BETTER SLEEP - Canada's Premium Weighted Blanket

How Weighted Blankets Can Help Kids With Autism

How Weighted Blankets Can Help Kids With Autism - BETTER SLEEP - Canada's Premium Weighted Blanket
The weighted blankets have long been used in a form of occupational therapy known as sensory integration therapy. The therapy is used to help people with autism and other disorders focus on sensory experiences that experts say can boost their ability to regulate their emotions and behavior. The weighted blanket is one of the tools therapists use to create deep touch and pressure, May-Benson said. [Sources: 8]

There are a number of ways a weighted blanket can help children with autism. By increasing serotonin levels, reducing anxiety, improving concentration at school, and reducing the frequency of meltdowns, weighted ceilings can address a number of challenges these children face. Research has shown that weighted blankets increase serotonin levels in the body. They are also a convenient way to experience the benefits of deep contact and pressure therapy at home. [Sources: 5]

Another reason weighted blankets help improve sleep is that they calm the nervous system and have been shown to reduce anxiety. Anxiety is one of the factors preventing children with autism from falling asleep. The final reason they help is that weighted ceilings are heavy enough to reduce throwing and spinning. Weighted blankets are also a great way to improve the transition from one activity to another, which can be a problem for a child with autism. [Sources: 9]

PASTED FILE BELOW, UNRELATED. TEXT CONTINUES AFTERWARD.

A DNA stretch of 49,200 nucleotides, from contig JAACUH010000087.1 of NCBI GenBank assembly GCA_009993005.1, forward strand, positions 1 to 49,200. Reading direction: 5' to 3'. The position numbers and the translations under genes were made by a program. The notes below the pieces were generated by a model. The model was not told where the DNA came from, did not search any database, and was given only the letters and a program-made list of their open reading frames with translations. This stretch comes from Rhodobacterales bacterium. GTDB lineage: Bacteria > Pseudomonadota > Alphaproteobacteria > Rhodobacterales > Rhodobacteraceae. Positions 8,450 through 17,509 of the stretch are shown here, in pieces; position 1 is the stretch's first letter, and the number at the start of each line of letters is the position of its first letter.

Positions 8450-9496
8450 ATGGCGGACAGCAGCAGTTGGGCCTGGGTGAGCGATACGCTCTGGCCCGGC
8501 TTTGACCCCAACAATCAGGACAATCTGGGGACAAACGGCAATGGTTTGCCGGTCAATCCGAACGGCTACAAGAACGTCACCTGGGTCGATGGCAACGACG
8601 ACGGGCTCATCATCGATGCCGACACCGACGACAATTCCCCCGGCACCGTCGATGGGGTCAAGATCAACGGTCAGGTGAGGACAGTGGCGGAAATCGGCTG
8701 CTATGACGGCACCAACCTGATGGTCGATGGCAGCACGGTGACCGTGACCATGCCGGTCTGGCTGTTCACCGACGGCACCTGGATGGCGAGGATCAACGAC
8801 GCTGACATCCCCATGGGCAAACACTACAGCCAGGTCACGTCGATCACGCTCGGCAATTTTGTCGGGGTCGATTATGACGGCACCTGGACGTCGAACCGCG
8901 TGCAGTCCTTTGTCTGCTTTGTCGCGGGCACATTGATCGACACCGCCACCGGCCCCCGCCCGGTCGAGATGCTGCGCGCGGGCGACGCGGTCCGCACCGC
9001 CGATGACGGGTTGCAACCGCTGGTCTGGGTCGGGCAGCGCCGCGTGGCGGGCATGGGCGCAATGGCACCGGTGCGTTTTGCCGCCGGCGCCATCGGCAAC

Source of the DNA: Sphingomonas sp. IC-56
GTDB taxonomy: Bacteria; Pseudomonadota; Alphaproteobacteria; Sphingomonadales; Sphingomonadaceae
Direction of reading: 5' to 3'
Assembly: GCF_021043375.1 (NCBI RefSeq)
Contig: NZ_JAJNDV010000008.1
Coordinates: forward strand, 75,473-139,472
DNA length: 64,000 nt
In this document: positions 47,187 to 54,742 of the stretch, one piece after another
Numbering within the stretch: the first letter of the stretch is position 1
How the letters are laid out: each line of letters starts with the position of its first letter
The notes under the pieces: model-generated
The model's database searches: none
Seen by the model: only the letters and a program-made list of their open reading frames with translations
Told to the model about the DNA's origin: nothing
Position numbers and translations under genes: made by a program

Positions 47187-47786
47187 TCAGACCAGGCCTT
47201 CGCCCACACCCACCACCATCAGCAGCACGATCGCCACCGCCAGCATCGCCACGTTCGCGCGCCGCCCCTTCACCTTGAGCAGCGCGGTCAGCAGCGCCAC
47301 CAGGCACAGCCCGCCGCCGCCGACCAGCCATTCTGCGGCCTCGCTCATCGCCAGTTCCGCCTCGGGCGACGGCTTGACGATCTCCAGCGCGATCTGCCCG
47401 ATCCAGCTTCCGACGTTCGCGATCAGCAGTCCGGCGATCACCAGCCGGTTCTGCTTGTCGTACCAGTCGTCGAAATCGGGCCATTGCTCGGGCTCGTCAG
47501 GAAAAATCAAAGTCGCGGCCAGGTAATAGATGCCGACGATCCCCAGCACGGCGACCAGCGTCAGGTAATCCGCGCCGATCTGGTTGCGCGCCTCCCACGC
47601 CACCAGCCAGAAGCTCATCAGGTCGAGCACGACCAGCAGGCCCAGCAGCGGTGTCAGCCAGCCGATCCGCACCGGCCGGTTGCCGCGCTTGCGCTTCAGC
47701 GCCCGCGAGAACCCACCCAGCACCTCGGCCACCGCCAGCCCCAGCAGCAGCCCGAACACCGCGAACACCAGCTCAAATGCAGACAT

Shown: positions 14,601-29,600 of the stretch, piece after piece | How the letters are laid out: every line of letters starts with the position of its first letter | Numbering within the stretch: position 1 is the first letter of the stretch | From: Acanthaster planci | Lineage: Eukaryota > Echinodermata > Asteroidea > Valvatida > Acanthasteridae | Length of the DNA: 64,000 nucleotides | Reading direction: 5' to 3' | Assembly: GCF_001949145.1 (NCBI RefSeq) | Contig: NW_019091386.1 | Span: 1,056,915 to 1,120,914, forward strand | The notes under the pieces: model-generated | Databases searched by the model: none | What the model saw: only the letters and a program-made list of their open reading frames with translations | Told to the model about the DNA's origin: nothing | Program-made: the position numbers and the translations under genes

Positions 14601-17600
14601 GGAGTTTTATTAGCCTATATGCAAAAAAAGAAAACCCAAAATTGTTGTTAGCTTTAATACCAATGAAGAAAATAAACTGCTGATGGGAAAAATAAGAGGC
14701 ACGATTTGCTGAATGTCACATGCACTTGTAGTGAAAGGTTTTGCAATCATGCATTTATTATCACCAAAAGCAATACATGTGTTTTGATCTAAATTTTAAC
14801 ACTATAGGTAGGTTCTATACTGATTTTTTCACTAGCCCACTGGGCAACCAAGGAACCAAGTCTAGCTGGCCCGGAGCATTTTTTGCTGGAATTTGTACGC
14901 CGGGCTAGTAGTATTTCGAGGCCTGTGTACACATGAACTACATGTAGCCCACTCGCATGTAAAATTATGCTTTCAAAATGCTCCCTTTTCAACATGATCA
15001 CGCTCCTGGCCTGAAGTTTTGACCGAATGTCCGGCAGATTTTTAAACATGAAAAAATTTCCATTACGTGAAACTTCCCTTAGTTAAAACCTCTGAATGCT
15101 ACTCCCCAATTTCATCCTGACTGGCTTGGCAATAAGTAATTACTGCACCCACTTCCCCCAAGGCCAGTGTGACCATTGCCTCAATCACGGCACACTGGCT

It is recommended not to leave a child under 5 years of age alone with a child who is not strong enough to move away from the ceiling, unsupervised, without a weighted blanket. Better Sleep, a Canadian company with physiotherapists specializing in sensory processing disorders, has developed a lightweight blanket for children who have difficulty falling asleep or falling asleep. Slumber with a light blanket can be a great addition to your family evening routine, whether you're draped over your children's legs for a late-night movie or snuggled up next to them for the story. 

A weighted blanket is suitable for all ages to alleviate anxiety, depression, attention disorders, sleep problems and health concerns. Caregivers who see a person with autism on the verge of a meltdown can put on a weighted blanket to provide the low-pressure therapy needed to calm the child before a storm of full-blown tantric behavior occurs. The weighted blanket not only works well for autism, but is becoming mainstream as people and health professionals recognize its many benefits. [Sources: 4]

Weighted blankets have been suggested as a possible tool to help children with autism spectrum disorders improve their sleep quality. Let us take a look at what they claim to be able to do and how they can use it. Just because a weighted blanket seems to do something doesn't mean it is. [Sources: 7]

One study found that deep touch pressure had a positive effect on children's task behavior in terms of fine motor skills and writing, as well as an effect on better sitting behavior when using a weighted blanket. A weighted blanket has also been shown to reduce self-stimulating behaviours known as fidgeting and mood swings. Another study mentioned the use of weighted vests, but the benefit was the same whether the weighted blanket was draped over the legs, shoulders, or a small weighted lap pad.